Project Question

Salutations! Working on a piezo keyboard project from a kit, with 4 push buttons. So here is my question, I started off with this code copied from a book.

int buttons[6];
int buttons[0] = 2;
int notes[] = {262, 294, 330, 349};

void setup() {
  Serial.begin(9600);

}

void loop() {
  int keyVal = analogRead(A0);
  Serial.println(keyVal);
  if(keyVal == 1023) {
    tone(8, notes[0]);
  }
  else if(keyVal >= 990 && keyVal <= 1010) {
    tone(8, notes[1]);
  }
  else if(keyVal >= 505 && keyVal <= 515) {
    tone(8, notes[2]);
  }
  else if(keyVal >= 5 && keyVal <= 10) {
    tone(8, notes[3]);
  }
  else{
    noTone(8);
  }

}/code]



and here is the error message:

keyboard:2: error: conflicting declaration 'int buttons [0]'
 int buttons[0] = 2;
              ^
/Users/yogigirl/Documents/Arduino/keyboard/keyboard.ino:1:5: note: previous declaration as 'int buttons [6]'
 int buttons[6];
     ^
exit status 1
conflicting declaration 'int buttons [0]'

Now, I modified the code, to this:
[code]int buttons[4];
int notes[] = {262, 294, 330, 349};

void setup() {
  Serial.begin(9600);

}

void loop() {
  int keyVal = analogRead(A0);
  Serial.println(keyVal);
  if(keyVal == 1023) {
    tone(8, notes[0]);
  }
  else if(keyVal >= 990 && keyVal <= 1010) {
    tone(8, notes[1]);
  }
  else if(keyVal >= 505 && keyVal <= 515) {
    tone(8, notes[2]);
  }
  else if(keyVal >= 5 && keyVal <= 10) {
    tone(8, notes[3]);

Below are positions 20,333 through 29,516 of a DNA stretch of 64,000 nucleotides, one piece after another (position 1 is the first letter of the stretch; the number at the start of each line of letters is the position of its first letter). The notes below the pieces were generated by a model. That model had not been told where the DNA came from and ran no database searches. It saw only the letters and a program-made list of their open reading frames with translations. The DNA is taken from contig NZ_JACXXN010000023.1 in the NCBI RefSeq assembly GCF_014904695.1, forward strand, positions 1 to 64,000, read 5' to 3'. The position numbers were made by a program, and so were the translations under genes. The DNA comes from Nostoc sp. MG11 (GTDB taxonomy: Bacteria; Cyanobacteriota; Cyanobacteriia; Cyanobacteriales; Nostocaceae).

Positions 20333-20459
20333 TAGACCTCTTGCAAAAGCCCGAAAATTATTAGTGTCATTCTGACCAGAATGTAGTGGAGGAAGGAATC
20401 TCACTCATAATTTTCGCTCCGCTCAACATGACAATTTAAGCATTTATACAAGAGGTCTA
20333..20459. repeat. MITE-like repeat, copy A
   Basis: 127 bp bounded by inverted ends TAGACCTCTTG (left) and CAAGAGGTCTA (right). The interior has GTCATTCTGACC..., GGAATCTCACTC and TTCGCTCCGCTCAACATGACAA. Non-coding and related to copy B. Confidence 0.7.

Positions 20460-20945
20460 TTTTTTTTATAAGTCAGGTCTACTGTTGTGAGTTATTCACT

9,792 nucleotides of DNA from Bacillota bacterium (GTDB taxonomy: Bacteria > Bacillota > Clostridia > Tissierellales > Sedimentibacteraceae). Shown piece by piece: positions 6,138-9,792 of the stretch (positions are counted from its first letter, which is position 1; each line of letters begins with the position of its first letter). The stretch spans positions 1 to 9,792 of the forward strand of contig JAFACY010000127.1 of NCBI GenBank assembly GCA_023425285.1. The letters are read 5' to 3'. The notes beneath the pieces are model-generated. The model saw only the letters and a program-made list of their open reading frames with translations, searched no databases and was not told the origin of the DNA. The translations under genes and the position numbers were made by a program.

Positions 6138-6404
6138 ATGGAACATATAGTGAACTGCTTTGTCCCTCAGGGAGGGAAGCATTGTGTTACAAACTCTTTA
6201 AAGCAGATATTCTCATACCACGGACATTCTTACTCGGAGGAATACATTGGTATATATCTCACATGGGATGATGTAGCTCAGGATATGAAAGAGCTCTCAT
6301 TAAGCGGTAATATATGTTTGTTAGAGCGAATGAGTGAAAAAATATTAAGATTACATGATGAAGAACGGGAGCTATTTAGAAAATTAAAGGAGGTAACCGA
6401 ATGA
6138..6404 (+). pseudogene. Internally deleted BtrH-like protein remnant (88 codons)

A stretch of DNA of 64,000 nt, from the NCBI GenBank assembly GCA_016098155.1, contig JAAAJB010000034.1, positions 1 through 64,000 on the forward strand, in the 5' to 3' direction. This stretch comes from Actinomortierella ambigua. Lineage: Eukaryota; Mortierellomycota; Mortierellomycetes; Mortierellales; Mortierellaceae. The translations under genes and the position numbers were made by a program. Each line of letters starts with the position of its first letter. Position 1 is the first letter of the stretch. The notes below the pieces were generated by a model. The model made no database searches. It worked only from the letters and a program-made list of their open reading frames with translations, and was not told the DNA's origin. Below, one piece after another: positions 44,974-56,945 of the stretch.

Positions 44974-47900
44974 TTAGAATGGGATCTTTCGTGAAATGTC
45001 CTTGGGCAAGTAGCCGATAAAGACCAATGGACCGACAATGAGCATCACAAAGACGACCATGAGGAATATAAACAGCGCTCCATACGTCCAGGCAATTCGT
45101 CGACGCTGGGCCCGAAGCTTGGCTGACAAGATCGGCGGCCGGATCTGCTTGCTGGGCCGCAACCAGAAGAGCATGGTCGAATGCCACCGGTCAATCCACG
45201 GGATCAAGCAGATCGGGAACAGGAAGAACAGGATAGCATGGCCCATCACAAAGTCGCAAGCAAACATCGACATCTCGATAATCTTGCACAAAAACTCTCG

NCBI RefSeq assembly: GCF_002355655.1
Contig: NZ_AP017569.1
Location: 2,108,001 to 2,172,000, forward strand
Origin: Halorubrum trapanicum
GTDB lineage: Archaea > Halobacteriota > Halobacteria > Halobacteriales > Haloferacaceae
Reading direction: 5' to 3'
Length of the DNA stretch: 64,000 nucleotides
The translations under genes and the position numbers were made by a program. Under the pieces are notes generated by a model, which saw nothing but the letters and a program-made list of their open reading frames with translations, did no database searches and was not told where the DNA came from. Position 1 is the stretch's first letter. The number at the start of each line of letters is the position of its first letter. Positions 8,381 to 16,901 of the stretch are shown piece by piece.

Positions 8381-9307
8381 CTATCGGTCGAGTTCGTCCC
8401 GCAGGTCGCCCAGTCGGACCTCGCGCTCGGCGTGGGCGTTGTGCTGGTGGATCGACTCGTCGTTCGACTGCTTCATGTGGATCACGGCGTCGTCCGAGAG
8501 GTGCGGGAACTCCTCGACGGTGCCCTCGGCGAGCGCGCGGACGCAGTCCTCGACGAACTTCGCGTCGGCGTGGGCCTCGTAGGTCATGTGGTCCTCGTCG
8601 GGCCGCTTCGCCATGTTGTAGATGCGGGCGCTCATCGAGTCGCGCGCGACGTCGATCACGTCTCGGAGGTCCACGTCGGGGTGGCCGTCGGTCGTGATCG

}
  else{
    noTone(8);
  }

}/code]


I modified the number of arrays from 6 to 4, and took out the additional line of code before that. So, no more error message, however, only 3 of the 4 switches work. I do not believe I wired it wrong(although it is possible I did), but would this be due to the code I modified?

Thank you in advance for the help and insight!

When you int buttons[6]; you are declaring an array of int, length 6. Immediately then you int button[0] = 2;, which is an attempt to declare another array named buttons of length 0 and then attempt to initialize it with a value of zero.

I suspect what you meant in your second line is to initialize buttons[0] to be 2, which you can't do outside a function. What you could do with you first statement is int buttons[6] = {2}; which will declare the array and initialize. As there is only one value in the initialization, by default it will be assigned to buttons[0], the remaining array members will all be zero.

The name of the array suggests that it will contains buttons. You can NOT store hardware in an array, so the name could use some improvement.

If the array is supposed to hold pin numbers, which Arduino are you using that has more than 256 pins? Do you REALLY need an int array to hold pin numbers?

Do you REALLY plan to change pin numbers while the program is running? If not, the array should be const.

tried both, the first one int button[0] = 2; and it worked, and put it as a const, that also worked. thank you for the advice!

So The while recommendation was to useconst byte buttonPin[6] = {2];

But in practice it does not matter as you don’t seem to use that array at all...your code only depends on what is connected on Analog A0.... please describe your wiring

You should re-edit your first post to ensure the code tags properly start and end around your code. Here it’s all garbled and thus hard to read

the first one int button[0] = 2; and it worked

Complete rubbish. You declared an array that can hold zero elements and then stored one element in it. You just haven't been burnt yet. But, keep this stupidity up and you WILL.